Amendment 169 relates to the provision of tax credits to individuals in receipt of dividends in non-UK resident companies, subject to certain provisions. Under the new provisions, a tax credit will be made available to shareholders in a company resident in a qualifying territory. The amendment would give certainty that, once a territory is designated as a qualifying territory and has passed the legislative test, the Treasury will not be able by regulation to disqualify it. The amendment would provide greater certainty for taxpayers that, once a qualifying territory has passed the legislative test, there can be no subsequent change to its status.
Ian Pearson: The Government take a different view of amendment 169. We believe that it would remove one of the anti-avoidance provisions that we are making in new section 397BA of ITTOIA. The purpose of this part of the legislation is to provide the Treasury with the flexibility to change the classification of an otherwise qualifying territory to non-qualifying, so that the UK’s tax system can reflect and respond to future changes in foreign tax systems. It would, for example, allow the Government to respond to the development of a new regime in a tax haven.
The Government do not intend to exercise the power unless exceptional circumstances arise in which there is a substantial risk of loss to the Exchequer, and any changes would be subject to the affirmative procedure. A similar provision exists in the transfer pricing rules, so the approach is well understood. It has never been necessary to use the provision in the transfer pricing rules, but we believe that it acts as an important deterrent to prevent the most blatant forms of avoidance.
Mr. Hoban: For whom does it act as a deterrent? The Minister is referring to changes that may take place in a tax jurisdiction, so will it be a deterrent to a sovereign Government who might want to change their tax rules? Is that an appropriate use of British power?
Ian Pearson: We believe that the legislation is an appropriate use of British power and, as I explained, that the UK’s tax system needs to reflect and respond to future changes in foreign tax systems. The hon. Gentleman will be aware of the regimes that may operate in tax havens.
We have never had to use the rule on transfer pricing, but we believe that it has acted as a deterrent. Amendment 169 would remove flexibility and curtail the Government’s ability to respond to changes in tax systems abroad, so I ask the hon. Gentleman to withdraw the amendment.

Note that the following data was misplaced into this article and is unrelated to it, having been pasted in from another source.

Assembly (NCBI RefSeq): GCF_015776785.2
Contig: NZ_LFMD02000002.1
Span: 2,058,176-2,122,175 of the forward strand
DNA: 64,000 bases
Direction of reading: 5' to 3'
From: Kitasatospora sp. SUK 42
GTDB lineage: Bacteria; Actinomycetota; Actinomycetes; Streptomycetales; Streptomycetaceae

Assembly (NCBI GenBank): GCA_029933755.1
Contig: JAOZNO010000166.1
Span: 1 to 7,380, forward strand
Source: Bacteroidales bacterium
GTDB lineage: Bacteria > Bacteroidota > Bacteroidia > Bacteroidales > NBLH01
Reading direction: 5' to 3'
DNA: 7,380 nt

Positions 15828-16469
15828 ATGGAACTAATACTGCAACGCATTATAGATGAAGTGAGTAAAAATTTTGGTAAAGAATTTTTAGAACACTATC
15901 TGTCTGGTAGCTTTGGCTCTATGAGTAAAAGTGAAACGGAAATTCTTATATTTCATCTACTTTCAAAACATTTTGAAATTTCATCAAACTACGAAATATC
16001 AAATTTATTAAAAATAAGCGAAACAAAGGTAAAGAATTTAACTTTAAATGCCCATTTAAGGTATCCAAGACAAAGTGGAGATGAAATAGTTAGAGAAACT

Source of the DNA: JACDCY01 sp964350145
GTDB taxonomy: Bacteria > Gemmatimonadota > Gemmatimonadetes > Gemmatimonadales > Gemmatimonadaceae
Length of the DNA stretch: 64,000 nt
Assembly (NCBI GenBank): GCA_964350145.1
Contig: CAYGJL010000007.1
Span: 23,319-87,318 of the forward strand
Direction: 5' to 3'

Mr. Hoban: One of my predecessors as Member of Parliament for the area of Hampshire that I represent was Lord Palmerston, who was a great believer in gunboat diplomacy, as well as the builder of Palmerston’s folly across the top of Portsdown hill. I thought that the days of gunboat diplomacy had passed, but we have here the tax equivalent in a power that is intended to deter sovereign Governments, or perhaps former British colonies, from changing their tax regime. It is curious that the Government should have such a power, that a Minister should suggest that we threaten other Governments with it, and that it should be a deterrent. The provision suggests that there may be a more martial spirit in the Treasury than we suspected.
I take on board the fact that the power has not been used in the transfer pricing regime, and that it will be subject to the affirmative procedure. I am sure that tax havens are quaking in their boots because the measure has been included in the Bill. I beg to ask leave to withdraw the amendment.
Amendment, by leave, withdrawn.
Mr. Hoban: I beg to move amendment 166, in schedule 19, page 204, line 14, leave out ‘22’ and insert ‘6’.
The Chairman: With this it will be convenient to discuss the following: amendment 167, in schedule 19, page 204, line 16, leave out ‘22’ and insert ‘6’.
Amendment 168, in schedule 19, page 204, line 18, leave out ‘22’ and insert ‘6’.
Mr. Hoban: Having disposed of the threat from sovereign Governments, we now come to the threat from taxpayers. The amendments are relatively simple, and would replace “22” with “6”. Hon. Members who have not perused the detail of the schedule may wonder why I tabled the amendments.